Registration Dossier

Environmental fate & pathways

Bioaccumulation: terrestrial

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Description of key information

As for aquatic bioaccumulation, this endpoint is not required for an Annex VII dossier. Based on the results of the water solubility experiment of erbium zirconium oxide, erbium and zirconium can be expected to be released to pore water only to an extremely limited content. Further, based on the data on zirconium bioconcentration in microalgae and cyanobacteria, it is clear that even when zirconium is added to the test medium as 'water soluble' test substance, bioavailability of zirconium for uptake is extremely low (due to transformation to and precipitation of insoluble zirconium substances at environmentally relevant pH levels). A similar behaviour is known for erbium. Erbium zirconium oxide is therefore assumed to have an extremely low potential for bioaccumulation in the terrestrial foodchain too. To support this assumption, the available literature data on terrestrial bioaccumulation of zirconium were added to this dossier. From the available study (Ferrand et al., 2006; Klimisch 2), it can be concluded that there is no concern for bioaccumulation of zirconium in terrestrial organisms, as all BSAF values (obtained for roots and aerial parts of plants) were well below 1. 

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Additional information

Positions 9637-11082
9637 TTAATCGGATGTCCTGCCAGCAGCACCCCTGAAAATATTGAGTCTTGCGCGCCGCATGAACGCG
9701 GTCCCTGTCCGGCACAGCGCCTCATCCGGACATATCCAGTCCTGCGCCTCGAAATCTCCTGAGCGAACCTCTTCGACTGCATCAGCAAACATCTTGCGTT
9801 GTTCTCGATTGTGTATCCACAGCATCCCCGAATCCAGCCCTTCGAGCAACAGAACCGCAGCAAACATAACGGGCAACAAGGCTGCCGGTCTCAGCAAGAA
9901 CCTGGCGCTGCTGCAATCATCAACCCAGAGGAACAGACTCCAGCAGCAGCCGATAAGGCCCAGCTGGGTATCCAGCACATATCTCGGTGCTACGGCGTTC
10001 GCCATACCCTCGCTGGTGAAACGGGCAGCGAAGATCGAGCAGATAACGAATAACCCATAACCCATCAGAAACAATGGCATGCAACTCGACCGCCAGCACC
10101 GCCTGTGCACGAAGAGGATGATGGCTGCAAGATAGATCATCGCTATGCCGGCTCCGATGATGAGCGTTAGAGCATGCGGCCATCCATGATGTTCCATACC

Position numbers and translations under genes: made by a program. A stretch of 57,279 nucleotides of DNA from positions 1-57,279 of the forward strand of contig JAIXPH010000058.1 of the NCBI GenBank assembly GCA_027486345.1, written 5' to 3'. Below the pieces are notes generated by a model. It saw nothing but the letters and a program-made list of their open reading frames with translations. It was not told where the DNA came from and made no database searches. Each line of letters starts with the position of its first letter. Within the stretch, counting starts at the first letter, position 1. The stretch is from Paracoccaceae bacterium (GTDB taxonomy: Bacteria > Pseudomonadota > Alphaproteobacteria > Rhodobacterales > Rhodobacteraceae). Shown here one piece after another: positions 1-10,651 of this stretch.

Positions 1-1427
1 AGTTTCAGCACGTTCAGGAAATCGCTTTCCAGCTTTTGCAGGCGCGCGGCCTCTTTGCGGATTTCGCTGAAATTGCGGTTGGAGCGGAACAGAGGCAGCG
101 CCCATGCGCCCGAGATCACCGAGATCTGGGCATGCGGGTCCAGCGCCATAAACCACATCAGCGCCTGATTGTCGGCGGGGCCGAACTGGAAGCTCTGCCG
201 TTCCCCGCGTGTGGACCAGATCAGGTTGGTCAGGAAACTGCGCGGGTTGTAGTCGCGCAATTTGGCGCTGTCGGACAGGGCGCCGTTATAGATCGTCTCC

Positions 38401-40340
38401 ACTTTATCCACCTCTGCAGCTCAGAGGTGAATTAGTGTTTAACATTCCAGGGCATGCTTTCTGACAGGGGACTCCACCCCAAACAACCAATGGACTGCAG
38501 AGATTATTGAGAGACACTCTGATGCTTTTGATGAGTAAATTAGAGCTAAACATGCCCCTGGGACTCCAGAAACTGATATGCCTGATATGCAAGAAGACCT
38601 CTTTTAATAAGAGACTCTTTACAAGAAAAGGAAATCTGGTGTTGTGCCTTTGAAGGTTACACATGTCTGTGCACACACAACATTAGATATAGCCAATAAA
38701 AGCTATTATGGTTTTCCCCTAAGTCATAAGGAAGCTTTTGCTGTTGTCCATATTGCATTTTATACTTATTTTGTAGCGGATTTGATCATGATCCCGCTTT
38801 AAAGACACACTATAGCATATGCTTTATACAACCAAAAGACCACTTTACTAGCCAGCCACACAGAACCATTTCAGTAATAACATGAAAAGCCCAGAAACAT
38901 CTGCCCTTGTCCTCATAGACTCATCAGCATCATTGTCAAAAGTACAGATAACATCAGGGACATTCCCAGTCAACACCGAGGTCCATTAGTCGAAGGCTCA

1. Information on zirconium

In the study of Ferrand et al. (2006), transfer of zirconium from soil to tomato and pea plants was studied during a 7-day exposure period in two soils (an acidic and a calcareous soil) amended with either a soluble (zirconium dichloride oxide or zirconium acetate) or an insoluble zirconium compound (Zr(OH)4, covered by the ZrO2 registration dossier). Zirconium accumulated mainly in the roots, with zirconium adsorption to the root surface being of minor relevance. Translocation to aerial parts was limited. BSAF values for roots were the highest for zirconium acetate and the lowest for Zr(OH)4. They were all <= 0.1. BSAF values for aerial parts were all <= 0.005 and were also generally the highest for zirconium acetate and the lowest for Zr(OH)4. These values are however all below 1, indicating that zirconium has a very limited potential for bioaccumulation in terrestrial organisms.

2. Information on erbium

It is not deemed necessary to add individual data on terrestrial bioaccumulation of erbium. Individual data on zirconium are considered sufficient for concluding on erbium zirconium oxide, because erbium bioavailability can reasonably be assumed to be similarly low as zirconium bioavailability after release of erbium zirconium oxide to the environment.

3. Conclusion on erbium zirconium oxide

Based on the available data on terrestrial bioaccumulation of zirconium, and taking into account the similar extremely low bioavailability of erbium and zirconium (extremely low water solubility of erbium zirconium oxide), and the similar environmental behaviour of erbium and zirconium (precipitation from solution at environmentally relevant pH levels), it can be concluded hat erbium zirconium oxide has no potential for terrestrial bioaccumulation of erbium or zirconium.